6 environmental research studies reveal critical health risks from plastic

October 2, 2008

Exposure to Bisphenol A (BPA), phthalates and flame retardants (PBDEs) are strongly associated with adverse health effects on humans and laboratory animals. A special section in the October 2008 issue of Environmental Research, "A Plastic World" provides critical new research on environmental contaminants and adverse reproductive and behavioral effects.

Plastic products contain "endocrine disrupting chemicals" that can block the production of the male sex hormone testosterone (phthalates used in PVC plastic), mimic the action of the sex hormone estrogen (bisphenol A or BPA used in polycarbonate plastic), and interfere with thyroid hormone (brominated flame retardants or PBDEs used in many types of plastic).

Two articles report very similar changes in male reproductive organs in rats and humans related to fetal exposure to phthalates. Two articles show that fetal exposure to BPA or PBDEs disrupts normal development of the brain and behavior in rats and mice. Two other articles provide data that these chemicals are massively contaminating the oceans and causing harm to aquatic wildlife.

The other studies integrate new laboratory research with a broader view reflecting exposures to a variety of chemicals in plastic. These ubiquitous chemicals found in many plastics act independently and together to adversely affect human, animal and environmental health.

The articles show amongst others the massive contamination of the Pacific Ocean with plastic, and the amount of contamination has increased dramatically in recent years; animal brain structure, brain chemistry and behavioral effects from exposure to BPA and "phthalate syndrome" in rats' male offspring.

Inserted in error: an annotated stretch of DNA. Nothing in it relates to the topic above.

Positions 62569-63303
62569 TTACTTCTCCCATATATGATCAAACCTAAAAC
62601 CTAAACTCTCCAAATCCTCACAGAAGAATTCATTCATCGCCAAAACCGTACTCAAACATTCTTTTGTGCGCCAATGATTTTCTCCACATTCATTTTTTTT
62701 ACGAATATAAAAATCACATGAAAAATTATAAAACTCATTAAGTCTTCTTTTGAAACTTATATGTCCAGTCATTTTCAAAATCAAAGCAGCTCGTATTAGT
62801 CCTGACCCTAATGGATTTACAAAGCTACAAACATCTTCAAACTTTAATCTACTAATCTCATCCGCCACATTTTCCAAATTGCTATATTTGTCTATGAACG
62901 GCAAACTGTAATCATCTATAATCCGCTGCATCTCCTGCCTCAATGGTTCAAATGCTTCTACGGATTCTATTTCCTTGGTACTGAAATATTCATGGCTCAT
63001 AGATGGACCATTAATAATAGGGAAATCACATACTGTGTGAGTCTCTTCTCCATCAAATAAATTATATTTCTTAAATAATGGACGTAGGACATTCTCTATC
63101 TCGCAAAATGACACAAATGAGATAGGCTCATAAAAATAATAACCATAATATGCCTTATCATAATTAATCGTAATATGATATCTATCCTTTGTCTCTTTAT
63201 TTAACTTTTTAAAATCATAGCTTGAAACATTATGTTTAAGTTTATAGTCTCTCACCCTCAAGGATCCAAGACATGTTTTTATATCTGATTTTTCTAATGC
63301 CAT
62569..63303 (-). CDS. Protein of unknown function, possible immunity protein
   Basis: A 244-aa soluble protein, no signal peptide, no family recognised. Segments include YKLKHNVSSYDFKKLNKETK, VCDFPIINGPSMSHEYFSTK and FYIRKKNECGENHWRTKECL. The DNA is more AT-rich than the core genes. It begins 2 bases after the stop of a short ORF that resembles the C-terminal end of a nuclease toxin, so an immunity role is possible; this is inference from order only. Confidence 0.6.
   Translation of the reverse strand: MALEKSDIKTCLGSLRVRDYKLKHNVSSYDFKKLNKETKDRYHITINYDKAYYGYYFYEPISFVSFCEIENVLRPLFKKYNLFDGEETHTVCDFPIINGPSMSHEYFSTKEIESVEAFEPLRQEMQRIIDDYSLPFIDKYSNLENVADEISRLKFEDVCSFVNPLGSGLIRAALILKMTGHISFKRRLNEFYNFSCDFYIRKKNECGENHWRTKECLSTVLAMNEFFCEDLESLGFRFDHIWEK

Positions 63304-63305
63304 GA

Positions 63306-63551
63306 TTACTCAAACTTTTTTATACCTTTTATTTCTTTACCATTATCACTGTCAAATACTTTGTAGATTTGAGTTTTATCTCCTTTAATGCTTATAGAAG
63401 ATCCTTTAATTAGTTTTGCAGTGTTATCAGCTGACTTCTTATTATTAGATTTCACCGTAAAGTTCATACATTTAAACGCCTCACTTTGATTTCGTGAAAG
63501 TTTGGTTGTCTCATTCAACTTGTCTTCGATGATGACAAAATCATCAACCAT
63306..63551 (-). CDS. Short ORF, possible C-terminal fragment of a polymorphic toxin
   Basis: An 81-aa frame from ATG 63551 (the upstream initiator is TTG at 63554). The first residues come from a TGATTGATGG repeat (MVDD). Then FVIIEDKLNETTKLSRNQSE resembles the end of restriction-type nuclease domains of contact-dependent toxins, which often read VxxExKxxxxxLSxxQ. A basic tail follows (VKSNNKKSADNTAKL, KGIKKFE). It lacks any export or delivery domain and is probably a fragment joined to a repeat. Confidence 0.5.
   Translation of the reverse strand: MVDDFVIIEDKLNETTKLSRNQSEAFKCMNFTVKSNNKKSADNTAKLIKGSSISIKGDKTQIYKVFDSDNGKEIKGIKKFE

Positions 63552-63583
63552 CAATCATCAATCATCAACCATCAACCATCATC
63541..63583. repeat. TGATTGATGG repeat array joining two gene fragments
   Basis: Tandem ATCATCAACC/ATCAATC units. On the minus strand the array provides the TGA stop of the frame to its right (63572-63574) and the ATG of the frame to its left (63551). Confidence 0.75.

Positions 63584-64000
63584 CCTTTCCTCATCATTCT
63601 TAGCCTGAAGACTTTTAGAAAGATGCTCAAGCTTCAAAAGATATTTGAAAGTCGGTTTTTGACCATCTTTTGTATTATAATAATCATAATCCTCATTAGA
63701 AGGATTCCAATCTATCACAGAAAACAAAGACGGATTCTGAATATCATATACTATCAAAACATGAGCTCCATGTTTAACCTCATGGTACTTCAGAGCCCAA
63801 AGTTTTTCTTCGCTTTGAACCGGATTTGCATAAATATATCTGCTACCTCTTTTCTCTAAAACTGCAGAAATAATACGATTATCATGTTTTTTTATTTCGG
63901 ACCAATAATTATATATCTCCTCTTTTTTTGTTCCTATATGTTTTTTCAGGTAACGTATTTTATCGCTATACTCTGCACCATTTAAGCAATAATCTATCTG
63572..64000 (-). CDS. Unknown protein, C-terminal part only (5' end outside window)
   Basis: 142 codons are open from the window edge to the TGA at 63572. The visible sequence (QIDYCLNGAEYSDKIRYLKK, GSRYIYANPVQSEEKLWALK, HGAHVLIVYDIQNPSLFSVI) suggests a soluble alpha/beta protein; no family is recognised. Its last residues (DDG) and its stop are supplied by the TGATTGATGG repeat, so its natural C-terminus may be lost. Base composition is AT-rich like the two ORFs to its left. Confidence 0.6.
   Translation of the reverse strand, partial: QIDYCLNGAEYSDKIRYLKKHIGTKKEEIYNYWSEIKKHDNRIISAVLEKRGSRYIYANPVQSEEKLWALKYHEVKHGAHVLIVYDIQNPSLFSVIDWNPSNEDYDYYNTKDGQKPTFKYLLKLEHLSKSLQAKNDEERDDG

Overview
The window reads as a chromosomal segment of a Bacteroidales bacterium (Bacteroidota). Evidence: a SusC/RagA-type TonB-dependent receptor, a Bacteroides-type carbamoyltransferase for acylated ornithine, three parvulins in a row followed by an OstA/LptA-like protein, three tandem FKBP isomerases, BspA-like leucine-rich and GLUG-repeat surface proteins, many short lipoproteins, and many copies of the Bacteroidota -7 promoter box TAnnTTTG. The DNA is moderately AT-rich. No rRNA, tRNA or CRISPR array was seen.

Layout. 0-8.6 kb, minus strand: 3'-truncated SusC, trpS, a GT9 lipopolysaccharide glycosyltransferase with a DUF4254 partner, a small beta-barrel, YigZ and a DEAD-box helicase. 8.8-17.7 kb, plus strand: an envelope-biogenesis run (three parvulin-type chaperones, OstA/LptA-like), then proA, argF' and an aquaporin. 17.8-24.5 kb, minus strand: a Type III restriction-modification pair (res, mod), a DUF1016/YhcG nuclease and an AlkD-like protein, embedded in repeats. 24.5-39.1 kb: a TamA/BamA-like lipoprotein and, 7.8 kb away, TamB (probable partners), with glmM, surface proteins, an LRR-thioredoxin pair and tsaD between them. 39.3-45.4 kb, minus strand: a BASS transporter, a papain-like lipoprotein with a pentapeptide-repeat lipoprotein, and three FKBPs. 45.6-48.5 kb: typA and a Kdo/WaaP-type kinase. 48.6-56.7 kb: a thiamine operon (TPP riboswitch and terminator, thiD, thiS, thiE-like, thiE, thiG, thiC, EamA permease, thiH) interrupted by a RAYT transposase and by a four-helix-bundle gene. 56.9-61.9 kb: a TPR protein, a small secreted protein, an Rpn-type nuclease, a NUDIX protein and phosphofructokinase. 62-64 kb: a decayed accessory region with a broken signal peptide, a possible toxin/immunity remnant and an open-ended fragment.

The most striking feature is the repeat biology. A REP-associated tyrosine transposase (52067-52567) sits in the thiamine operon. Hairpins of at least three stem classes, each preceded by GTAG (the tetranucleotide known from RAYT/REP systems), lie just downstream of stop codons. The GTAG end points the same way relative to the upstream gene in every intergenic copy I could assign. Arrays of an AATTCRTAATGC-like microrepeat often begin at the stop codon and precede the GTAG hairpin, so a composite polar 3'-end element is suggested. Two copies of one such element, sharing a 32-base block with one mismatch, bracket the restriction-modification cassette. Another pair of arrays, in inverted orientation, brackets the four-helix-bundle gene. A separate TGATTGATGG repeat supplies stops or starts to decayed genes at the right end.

"For the first time a series of articles will appear together that identify that billions of kilograms of a number of chemicals used in the manufacture of different types of plastic can leach out of plastic products and cause harm to the brain and reproductive system when exposure occurs during fetal life or prior to weaning," emphasized Dr. Frederick vom Saal, Guest Editor of the "Plastic World".

"Not only are these studies of scientific importance, they also contribute to the ongoing US congressional hearings involving the Food and Drug Administration," remarked Gert-Jan Geraeds, Publisher of Environmental Research, "As such, "The Plastic World" has a broader societal impact and raises awareness of increasingly important environmental issues".

References:

Frederick S. vom Saal, Stefano Parmigiani, Paola L. Palanza, Lorne G. Everett, Richard Ragaini, The plastic world: Sources, amounts, ecological impacts and effects on development, reproduction, brain and behavior in aquatic and terrestrial animals and humans, Environmental Research, 108 (2008), pp. 127 - 130

Charles James Moore, Synthetic polymers in the marine environment: A rapidly increasing, long-term threat, Environmental Research, 108 (2008), pp. 131 – 139

Jörg Oehlmann, Matthias Oetken, Ulrike Schulte-Oehlmann, A critical evaluation of the environmental risk assessment for plasticizers in the freshwater environment in Europe, with special emphasis on bisphenol A and endocrine disruption, Environmental Research, 108 (2008), pp. 140 – 149

Paola Palanza, Laura Gioiosa, Frederick S. vom Saal, Stefano Parmigiani, Effects of developmental exposure to bisphenol A on brain and behavior in mice, Environmental Research, 108 (2008), pp. 150 – 157

Chris E. Talsness, Overview of toxicological aspects of polybrominated diphenyl ethers: A flame-retardant additive in several consumer products, Environmental Research, 108 (2008), pp. 158 – 167

Kembra L. Howdeshell, Cynthia V. Rider, Vickie S. Wilson, L. Earl Gray Jr., Mechanisms of action of phthalate esters, individually and in combination, to induce abnormal reproductive development in male laboratory rats, Environmental Research, 108 (2008), pp. 168 – 176

Shanna H. Swan, Environmental phthalate exposure in relation to reproductive outcomes and other health endpoints in humans, Environmental Research, 108 (2008), pp.

Source: Elsevier

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bwanajohn
not rated yet Oct 03, 2008
This is "science by press release". Every time I see headlines like this and read the "study" there are serious breaches in the science to come to the conclusions presented. We have drifted from "dosage makes the poison" to anectodal evidence of a "possible link". Until I see solid dosage based evidence, I will remain skeptical.
grainger
not rated yet Oct 03, 2008
Another report issued by the European Food Safety Administration stated that there was a critical difference in the way rats and humans dealt with BPA. Rats metabolized it; whereas, humans passed it quickly through their systems. Something is highly suspect about these latest alarming reports.

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